Any NFL team with serious hope of winning a Super Bowl, must have quality depth at the skill positions. In the Rams case this depth begins with the fragile physicality of Chris Chandler at QB, and the untested talents of RB Steven Jackson. If either Bruce or Holt miss significant playing time, can the Rams get by with second-year wide receivers Shaun McDonald or Kevin Curtis, or will possession receivers Dane Looker or Mike Furrey surprise us with quickness and smarts? If the secondary has problems with ineffectiveness or injury, will cornerbacks DeJuan Groce and Kevin Garrett help or hurt? The Rams' season might be bolstered by their unusual depth at the linebacker position, but the lack-of-depth in their offensive and defensive lines will be crippling if injuries occur in bunches.
But beyond that, there is a certain attitude that the Rams must develop, if someone like Bulger or Faulk or Bruce or Holt is lost for the season. A great example of this comes from Baltimore Raven head coach Brian Billick, the day after the Ravens lost star running back Jamal Lewis during their 2001 training camp:
"Fellas, I can tolerate arrogance, conceit, greed.." Billick said "..but self-pity is the one thing that just chaps my ass. We've experienced difficulty, but I will not tolerate, nor be part of, anything resembling self-pity. If you're starting to feel sorry for yourself because we've lost a great player, then fellas we've got no chance. Let's focus on what we do have, not what we don't. There are young people is this room that are going to have to grow up fast. Have compassion for Jamal, just don't fall into that self-pity ####, because there's just no room for it. From this point on - and I mean starting right now - I don't want to hear any more discussion about injuries, there's absolutely no reason..." - Brian Billick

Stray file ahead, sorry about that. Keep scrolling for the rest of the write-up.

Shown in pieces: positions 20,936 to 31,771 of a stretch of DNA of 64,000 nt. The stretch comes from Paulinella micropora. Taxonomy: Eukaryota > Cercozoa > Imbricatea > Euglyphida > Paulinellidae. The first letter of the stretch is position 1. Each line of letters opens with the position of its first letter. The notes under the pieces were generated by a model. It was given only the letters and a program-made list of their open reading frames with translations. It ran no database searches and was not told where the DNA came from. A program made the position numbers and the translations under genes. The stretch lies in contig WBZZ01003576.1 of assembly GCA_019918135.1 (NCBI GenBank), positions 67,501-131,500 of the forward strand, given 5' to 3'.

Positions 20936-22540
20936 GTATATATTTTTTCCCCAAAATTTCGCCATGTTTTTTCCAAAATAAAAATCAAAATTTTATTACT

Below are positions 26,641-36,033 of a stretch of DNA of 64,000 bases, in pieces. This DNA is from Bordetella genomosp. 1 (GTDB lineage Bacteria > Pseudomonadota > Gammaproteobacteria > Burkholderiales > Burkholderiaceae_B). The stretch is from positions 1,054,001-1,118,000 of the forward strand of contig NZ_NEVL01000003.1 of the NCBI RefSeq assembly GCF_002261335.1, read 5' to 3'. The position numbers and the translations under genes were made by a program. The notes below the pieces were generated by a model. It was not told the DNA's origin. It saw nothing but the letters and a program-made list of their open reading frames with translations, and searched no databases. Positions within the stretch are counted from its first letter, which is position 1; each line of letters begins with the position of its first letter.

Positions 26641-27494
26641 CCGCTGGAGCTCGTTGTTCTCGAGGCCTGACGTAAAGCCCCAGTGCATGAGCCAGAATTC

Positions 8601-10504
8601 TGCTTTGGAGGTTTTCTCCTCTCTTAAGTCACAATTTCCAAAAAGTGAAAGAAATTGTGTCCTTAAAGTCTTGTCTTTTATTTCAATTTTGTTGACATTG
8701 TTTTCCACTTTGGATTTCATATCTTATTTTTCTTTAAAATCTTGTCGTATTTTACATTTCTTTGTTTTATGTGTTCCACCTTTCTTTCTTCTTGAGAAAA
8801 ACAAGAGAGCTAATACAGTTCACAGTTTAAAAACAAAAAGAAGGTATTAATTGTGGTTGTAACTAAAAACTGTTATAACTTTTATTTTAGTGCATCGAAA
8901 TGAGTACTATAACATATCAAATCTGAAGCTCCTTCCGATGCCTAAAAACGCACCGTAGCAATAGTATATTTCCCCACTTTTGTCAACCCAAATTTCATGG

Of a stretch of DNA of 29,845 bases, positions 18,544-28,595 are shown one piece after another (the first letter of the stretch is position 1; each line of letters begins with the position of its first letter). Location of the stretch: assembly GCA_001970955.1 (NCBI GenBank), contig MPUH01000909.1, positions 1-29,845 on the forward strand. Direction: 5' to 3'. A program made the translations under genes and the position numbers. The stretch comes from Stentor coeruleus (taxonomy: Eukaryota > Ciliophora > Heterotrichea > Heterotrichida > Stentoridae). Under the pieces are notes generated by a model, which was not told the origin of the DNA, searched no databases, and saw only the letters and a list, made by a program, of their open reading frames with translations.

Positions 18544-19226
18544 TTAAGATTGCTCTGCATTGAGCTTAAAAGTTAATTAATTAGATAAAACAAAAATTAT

So unless the Rams relative good fortune continues - which is unlikely - it will be the youngest of Rams that ultimately decide the fortunes of this, the 2004 season. If Bulger or Faulk or Bruce or Holt or Williams or Pace or Archuleta or Little miss ten or more games, we'll find out if the talent-evaluating skills of Mike Martz and G.M. Charley Armey are as good as advertised. And while we've heard nothing but high praise for the entire Ram coaching staff, no one's been fitted for sainthood quite like their offensive and defensive line coaches.
It's so obvious. The Rams have 8 rookies and 9 second-year men on their roster, and chances are they'll need to grow up quickly. The time for coaching is now, right now. Now is the time for the younger athletes to wriggle free and blossom, because opportunity and change comes quicker than we think. 'Sweeter are the uses of adversity', Shakespeare wrote, and here's hoping the old boy knew his stuff.
Re: Injuries and the Law of Large Numbers
Isn't this true every year?
Originally Posted by RamWraith(By Bruce Campbell)
Re: Injuries and the Law of Large Numbers
They did a good job of dealing with major injuries last year, so why would this year be any different.
Re: Injuries and the Law of Large Numbers
Mr campbell seems to get the fans point across, faulk uninjured in 1999 and 2001, 2 superbowl appearances, kurt out in 2000 no sb appearance, kurt banged up (argue it if you wish) no sb last 2 years. Yes all dont stay healthy but those 2 stats at the start show the pairing, that when healthy made gigantic contributions to our sb runs.